As far as I could find, there are no other kosher restaurants until you reach Miami.
While Key West is the key furthest to the west all the way at the tip of Route 1, Key Largo is closest to the mainland and largest. You’ll find here some nice parasailing, some nice beaches, and “Theater of the Sea” with animal shows. We didn’t make it there though I’d like to on another trip … it looks good.
The fancy Hyatt on the water with beach and parasailing, jet skiing, etc, is super expensive … the Marriott across the street is super not expensive and also really nice … it’s just not on a beach and anyone can go to the Hyatt to buy the (expensive) use of the water sport activities.
So this turned out to be mainly a drive through … there’s some nice scenery at bridges between islands … otherwise they seem to have hardware stores all over the place. It’s like 50 islands each need their own hardware store and no one needs a grocery sore. We stopped for a hike along the way as well as a beach along the way. The beach was ‘meh’ – narrow and with seaweed. If Florida is flat, the Florida Keys are the flat of the flat. I was more a humid nature horseshoe shaped walk. On my previous trip, I went to mosquito heaven hike in the Everglades through some rhododendrons which was next to a then-closed highest rated hike which now everyone is complaining isn’t nice anymore because you barely see any animals.
The keys have cool names though … duck key, bahia honda key, sugar loaf key, long key, no name key (that one’s the best name), and garden hose key. I made up the last one.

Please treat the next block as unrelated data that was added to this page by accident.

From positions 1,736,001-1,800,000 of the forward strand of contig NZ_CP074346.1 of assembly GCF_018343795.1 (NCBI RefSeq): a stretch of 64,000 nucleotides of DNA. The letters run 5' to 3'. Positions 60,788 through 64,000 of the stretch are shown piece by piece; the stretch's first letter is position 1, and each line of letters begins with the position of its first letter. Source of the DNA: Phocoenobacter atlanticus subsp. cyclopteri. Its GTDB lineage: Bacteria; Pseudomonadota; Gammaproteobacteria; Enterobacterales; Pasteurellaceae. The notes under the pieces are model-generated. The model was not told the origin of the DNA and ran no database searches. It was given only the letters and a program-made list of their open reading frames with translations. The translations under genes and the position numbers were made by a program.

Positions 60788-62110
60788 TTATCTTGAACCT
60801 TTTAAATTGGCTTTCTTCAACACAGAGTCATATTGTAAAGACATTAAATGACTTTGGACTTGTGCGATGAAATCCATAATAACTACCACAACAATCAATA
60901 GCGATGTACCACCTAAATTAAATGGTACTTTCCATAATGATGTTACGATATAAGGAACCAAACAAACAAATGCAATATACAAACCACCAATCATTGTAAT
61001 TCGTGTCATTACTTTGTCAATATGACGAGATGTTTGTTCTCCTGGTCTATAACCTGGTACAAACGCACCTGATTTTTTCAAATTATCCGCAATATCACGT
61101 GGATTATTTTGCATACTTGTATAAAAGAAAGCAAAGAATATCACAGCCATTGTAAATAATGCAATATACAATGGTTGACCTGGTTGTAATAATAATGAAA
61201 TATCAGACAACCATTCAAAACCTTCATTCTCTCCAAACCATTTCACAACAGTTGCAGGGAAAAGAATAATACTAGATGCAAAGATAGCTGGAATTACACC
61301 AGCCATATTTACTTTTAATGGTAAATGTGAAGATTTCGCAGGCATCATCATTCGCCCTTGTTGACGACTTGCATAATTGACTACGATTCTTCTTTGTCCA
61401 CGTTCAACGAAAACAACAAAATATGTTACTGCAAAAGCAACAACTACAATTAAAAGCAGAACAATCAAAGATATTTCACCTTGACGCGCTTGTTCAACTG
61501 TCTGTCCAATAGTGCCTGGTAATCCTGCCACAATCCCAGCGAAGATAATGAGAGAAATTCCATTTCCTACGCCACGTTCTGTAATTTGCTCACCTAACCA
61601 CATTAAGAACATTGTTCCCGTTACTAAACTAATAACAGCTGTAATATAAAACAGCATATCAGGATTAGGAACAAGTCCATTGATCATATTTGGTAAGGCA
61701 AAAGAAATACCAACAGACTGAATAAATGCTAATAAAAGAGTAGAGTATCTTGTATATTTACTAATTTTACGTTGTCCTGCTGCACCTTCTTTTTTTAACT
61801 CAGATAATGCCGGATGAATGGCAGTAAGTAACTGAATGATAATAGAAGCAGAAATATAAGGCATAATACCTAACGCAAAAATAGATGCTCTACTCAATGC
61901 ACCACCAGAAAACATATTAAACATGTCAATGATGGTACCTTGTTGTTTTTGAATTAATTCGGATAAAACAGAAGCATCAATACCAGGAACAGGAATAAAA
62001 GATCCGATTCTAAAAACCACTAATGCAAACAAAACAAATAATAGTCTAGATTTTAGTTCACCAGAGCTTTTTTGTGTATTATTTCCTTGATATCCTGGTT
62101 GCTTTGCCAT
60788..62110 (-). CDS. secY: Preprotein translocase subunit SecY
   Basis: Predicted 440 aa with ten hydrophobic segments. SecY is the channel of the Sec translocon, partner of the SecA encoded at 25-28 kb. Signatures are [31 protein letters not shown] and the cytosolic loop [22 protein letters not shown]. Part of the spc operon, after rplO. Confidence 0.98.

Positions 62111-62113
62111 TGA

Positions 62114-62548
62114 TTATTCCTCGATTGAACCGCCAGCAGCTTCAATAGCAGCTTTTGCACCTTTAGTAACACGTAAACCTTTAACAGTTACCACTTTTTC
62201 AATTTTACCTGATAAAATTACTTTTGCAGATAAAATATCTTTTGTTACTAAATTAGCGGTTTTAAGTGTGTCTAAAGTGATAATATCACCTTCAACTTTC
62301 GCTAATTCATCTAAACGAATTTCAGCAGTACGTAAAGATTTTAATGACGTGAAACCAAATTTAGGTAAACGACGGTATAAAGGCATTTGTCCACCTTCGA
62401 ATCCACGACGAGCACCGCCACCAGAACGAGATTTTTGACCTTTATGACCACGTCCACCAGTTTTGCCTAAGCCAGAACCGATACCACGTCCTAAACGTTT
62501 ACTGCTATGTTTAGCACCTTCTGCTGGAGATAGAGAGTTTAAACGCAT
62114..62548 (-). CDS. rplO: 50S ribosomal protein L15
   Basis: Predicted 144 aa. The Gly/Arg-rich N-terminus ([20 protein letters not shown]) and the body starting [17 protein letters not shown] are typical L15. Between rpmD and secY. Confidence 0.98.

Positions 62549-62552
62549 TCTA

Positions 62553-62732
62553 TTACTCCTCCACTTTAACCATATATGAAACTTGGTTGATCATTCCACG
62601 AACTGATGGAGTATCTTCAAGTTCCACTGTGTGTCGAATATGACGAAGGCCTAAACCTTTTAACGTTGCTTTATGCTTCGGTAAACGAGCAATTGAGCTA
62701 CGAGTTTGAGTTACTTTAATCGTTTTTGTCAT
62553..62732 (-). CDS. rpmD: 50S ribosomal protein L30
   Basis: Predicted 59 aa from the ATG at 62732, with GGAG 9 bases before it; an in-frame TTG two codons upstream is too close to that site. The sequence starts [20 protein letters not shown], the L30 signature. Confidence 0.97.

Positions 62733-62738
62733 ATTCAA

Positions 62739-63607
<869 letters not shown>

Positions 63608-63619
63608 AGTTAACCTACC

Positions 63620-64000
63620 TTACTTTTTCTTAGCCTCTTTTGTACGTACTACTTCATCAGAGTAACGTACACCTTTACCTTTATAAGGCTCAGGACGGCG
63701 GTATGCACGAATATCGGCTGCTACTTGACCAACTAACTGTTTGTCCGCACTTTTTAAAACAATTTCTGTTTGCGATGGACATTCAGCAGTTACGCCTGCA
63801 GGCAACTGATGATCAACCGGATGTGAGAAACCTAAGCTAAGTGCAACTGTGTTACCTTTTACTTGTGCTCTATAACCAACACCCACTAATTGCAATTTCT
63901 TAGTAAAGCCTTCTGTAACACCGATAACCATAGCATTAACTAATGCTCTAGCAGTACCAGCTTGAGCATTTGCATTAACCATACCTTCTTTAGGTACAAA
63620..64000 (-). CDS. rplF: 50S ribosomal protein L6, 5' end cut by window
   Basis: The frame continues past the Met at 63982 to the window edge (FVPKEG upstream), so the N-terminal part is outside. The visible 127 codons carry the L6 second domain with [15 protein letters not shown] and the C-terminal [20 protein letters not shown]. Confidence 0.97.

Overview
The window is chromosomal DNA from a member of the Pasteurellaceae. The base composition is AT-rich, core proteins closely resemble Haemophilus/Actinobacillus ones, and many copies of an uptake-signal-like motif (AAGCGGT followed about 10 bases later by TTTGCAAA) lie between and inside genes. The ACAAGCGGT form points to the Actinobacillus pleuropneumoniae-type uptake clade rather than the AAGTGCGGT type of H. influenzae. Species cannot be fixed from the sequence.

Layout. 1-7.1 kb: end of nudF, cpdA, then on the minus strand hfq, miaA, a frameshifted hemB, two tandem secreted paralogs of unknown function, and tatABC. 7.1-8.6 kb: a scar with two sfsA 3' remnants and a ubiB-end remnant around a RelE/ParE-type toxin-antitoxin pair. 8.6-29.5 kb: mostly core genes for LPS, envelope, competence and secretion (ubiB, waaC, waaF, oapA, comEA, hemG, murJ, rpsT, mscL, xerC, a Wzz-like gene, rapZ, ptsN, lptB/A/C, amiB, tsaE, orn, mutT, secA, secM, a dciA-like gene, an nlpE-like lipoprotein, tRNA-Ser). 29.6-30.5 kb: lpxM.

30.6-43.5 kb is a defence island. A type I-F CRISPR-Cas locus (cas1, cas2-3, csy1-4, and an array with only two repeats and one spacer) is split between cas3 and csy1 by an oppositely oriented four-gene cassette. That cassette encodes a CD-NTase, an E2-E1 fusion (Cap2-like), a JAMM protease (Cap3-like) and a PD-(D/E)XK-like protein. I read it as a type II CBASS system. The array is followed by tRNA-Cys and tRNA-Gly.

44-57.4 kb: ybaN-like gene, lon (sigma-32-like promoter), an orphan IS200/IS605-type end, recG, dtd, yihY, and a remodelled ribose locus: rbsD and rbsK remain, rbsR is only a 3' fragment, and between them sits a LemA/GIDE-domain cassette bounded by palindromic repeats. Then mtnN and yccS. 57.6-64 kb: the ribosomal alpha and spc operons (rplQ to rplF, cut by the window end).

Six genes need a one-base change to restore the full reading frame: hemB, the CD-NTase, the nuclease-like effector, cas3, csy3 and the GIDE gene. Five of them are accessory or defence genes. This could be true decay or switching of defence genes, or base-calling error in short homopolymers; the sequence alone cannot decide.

I’m willing to accept that maybe I just missed the good stuff in the everything-between West and Largo keys … let me know. I feel like I must have missed something. Maybe I didn’t and this is why there are literally places here called “no name” probably next to a key named “and no one cares”.
This one is hugely underrated. I dragged my family here … “come on family, let’s do an activity rather than just a straight long drive to Miami!” I won this one! You never know until you get there if it’s really going to be good or not, and frankly, the star ratings on Google and TripAdvisor for this area seem to be majorly inflated compared to other areas of the country. The Everglades Alligator Farm has lots and lots of alligators. There’s baby alligators of different segregated sizes and lots of huge ones in a big lagoon thing and they have shows with them (basically, watch them eat … it’s good though, really).
In addition to the alligators are lots of other animals of the region that you can get pretty close to including a talking parrot, ostriches, and so on.
Also in the area – animal rehabilitation places and check out Robert is Here, a tropical fruit stand with fruits you haven’t seen anywhere else. I wrote about these in an earlier article.